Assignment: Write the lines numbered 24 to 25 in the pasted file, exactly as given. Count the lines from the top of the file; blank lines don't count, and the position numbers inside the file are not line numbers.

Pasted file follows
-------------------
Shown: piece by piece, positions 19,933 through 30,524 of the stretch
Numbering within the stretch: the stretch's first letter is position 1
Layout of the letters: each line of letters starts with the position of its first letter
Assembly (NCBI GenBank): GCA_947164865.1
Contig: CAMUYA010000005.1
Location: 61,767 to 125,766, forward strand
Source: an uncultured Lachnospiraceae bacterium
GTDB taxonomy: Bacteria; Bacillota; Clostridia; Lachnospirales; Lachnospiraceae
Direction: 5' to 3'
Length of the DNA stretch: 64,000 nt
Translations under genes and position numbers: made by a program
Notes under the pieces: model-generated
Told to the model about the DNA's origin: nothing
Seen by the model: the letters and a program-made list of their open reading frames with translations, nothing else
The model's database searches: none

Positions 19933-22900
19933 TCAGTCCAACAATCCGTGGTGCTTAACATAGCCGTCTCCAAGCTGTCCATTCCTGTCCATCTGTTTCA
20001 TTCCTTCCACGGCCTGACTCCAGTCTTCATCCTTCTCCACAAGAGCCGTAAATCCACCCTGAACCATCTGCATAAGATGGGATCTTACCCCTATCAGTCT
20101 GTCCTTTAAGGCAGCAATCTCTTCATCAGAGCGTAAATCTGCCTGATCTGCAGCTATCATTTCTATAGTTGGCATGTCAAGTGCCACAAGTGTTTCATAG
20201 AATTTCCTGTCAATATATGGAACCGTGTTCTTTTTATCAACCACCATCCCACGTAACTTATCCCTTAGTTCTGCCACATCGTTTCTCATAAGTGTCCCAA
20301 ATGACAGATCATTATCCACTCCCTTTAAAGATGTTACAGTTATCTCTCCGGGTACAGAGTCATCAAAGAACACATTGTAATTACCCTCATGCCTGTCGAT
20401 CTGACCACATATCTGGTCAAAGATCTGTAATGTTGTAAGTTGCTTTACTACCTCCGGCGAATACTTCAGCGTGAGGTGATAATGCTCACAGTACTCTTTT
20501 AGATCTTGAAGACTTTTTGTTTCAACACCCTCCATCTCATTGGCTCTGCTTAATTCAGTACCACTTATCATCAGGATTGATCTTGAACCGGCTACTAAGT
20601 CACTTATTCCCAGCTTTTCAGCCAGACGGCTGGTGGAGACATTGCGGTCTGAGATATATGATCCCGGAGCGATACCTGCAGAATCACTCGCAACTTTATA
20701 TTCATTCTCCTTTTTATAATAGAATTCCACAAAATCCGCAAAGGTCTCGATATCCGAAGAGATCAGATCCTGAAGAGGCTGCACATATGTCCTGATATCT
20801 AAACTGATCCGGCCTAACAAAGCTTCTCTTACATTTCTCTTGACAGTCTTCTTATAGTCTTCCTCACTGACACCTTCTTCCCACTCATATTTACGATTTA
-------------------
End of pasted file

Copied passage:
20601 CACTTATTCCCAGCTTTTCAGCCAGACGGCTGGTGGAGACATTGCGGTCTGAGATATATGATCCCGGAGCGATACCTGCAGAATCACTCGCAACTTTATA
20701 TTCATTCTCCTTTTTATAATAGAATTCCACAAAATCCGCAAAGGTCTCGATATCCGAAGAGATCAGATCCTGAAGAGGCTGCACATATGTCCTGATATCT